News & Stories
Kylie Hamilton
August 23, 2023

Finding Her Rhythm: Music Education Alum Grows Programs and Love of Music

Kylie Hamilton-Lord ’21 has an impressive resume in the music education world. In her first teaching job, she tripled the class size of the middle school band where she taught and initiated student involvement in district and all-state band auditions. In 2021, four of her auditioning students made the District Honors Band. The following year, 18 students auditioned, and 14 of her students were selected.

Hamilton-Lord is accomplishing this work in a male-dominated profession. According to MTD Research, which specializes in collecting school performing arts data, nearly 65% of middle school band directors are men. With her experience and pick of opportunities, Hamilton-Lord has now chosen to give back to the community she grew up in, serving as the band director at Villa Rica Middle School.

Thinking about her career trajectory, Hamilton-Lord says a strength of the Berry music education program is students learn by doing: “At Berry, I received concrete experience. It was a safe place to fail and build deep relationships. I knew I would leave college feeling comfortable and confident in the classroom.”

She still uses much of her Berry coursework in her teaching. For example, during Hamilton-Lord's study abroad experience, she taught music in Norwegian schools where the children did not speak English.

“It was really tough,” she says, “but the experience taught me how to teach around cultural and linguistic barriers. It pushed me to connect and see music as its own language. In every country, people read music the same way, but this hands-on experience gave me a sensitivity to teaching other cultures.”

Some might even call middle school its own culture, but as Hamilton-Lord talks about her students, her gifting for this age group and for teaching is undeniable. She loves introducing students to music for the first time and giving them something to be passionate about or look forward to in their day.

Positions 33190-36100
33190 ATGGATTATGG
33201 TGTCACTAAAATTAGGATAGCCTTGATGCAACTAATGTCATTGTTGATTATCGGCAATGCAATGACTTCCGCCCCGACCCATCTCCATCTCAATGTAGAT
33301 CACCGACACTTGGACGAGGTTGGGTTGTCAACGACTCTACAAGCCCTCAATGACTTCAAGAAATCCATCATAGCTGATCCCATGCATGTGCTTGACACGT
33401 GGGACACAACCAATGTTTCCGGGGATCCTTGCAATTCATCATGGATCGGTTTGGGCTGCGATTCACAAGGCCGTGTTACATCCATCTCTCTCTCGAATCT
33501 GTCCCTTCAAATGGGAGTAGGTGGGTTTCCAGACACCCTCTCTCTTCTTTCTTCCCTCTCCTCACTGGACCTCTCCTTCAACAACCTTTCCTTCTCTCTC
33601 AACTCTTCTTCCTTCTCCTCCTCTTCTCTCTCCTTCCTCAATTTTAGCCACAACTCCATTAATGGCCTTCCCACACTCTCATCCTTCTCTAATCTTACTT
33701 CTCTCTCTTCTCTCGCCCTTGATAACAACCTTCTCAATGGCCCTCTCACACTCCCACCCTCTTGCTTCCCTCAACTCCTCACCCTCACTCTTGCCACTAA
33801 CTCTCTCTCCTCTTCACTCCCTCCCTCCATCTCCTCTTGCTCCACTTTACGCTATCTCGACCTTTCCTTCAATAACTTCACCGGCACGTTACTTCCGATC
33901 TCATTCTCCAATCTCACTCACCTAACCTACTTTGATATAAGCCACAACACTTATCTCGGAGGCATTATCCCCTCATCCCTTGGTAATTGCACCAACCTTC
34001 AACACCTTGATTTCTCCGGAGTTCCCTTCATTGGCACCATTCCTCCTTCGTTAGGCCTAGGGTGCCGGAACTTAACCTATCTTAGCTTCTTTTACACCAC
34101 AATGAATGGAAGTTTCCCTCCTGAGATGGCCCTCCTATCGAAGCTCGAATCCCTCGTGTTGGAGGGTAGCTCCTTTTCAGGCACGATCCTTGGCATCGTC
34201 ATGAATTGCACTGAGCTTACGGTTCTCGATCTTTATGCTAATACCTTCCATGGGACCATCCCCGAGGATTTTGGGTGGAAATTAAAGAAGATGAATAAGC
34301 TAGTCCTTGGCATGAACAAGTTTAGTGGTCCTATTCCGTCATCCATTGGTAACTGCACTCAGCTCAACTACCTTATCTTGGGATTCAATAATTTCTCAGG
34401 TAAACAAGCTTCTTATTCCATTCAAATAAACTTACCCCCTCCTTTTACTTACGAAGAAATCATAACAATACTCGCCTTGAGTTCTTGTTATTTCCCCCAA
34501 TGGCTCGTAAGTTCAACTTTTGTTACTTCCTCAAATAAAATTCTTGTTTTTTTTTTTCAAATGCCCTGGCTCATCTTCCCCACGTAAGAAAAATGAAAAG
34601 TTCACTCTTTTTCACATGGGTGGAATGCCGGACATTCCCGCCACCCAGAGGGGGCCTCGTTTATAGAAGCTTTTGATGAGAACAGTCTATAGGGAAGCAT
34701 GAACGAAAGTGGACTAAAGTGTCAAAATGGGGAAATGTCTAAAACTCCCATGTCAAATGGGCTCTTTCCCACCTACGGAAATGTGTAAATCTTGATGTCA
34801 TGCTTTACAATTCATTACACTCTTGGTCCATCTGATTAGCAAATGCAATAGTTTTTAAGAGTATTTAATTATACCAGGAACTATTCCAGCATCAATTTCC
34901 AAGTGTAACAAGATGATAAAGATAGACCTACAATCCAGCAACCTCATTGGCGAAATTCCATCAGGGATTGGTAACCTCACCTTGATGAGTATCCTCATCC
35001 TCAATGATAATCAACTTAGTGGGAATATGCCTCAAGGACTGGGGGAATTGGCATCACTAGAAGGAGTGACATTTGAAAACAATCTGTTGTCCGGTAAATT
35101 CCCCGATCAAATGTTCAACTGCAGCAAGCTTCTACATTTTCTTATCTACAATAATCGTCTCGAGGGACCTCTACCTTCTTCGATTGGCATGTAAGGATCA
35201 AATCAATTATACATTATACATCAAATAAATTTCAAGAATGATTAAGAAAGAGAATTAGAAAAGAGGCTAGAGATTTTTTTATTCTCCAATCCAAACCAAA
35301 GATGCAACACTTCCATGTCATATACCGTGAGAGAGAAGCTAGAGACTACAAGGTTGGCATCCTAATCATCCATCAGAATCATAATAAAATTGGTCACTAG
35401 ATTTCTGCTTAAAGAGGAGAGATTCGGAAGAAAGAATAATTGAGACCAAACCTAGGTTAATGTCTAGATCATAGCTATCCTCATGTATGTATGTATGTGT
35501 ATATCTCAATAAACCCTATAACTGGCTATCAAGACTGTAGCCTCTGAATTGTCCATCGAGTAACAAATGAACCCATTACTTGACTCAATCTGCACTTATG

Hamilton-Lord also describes her student work position in the admissions office as significant to her career, though the connection is not immediately apparent to others.

“As the student director in the Berry admissions office,” she explains, “I learned many skills I use for the behind-the-scenes work of teaching: contacting parents, building schedules, practicing delegation and presenting at conferences. I made recruitment and retention plans in my classes, but in admissions, I learned a different intentionality. Just as incoming college students want to be known individually, middle schoolers want you to know them individually. Recruiting is not about getting the whole middle school in the band. It's about building relationships, learning names, interests, etc.”

In fact, Hamilton-Lord’s work mirrors her experience in the Berry community, a group of people she says is committed to intentional relationships. Even now, the Berry community is not a distant memory, as she schedules beach trips with college friends and engages weekly in group text chats with other music education alumni to talk about the profession and share advice.

Thinking about the power of relationships and advice for incoming students, Hamilton-Lord reminisces about the Berry College student who was her drum major instructor in her high school band and who encouraged her to visit Berry.

“One person might put you in contact with another person who helps you find the right college or helps you land a job,” says Hamilton-Lord. “There’s a relational ripple effect at Berry. At this small school, the connections are strong. Berry is full of people who will continue to vouch for you and want you to succeed. Make as many connections at Berry College as you can, inside and outside of your major.”

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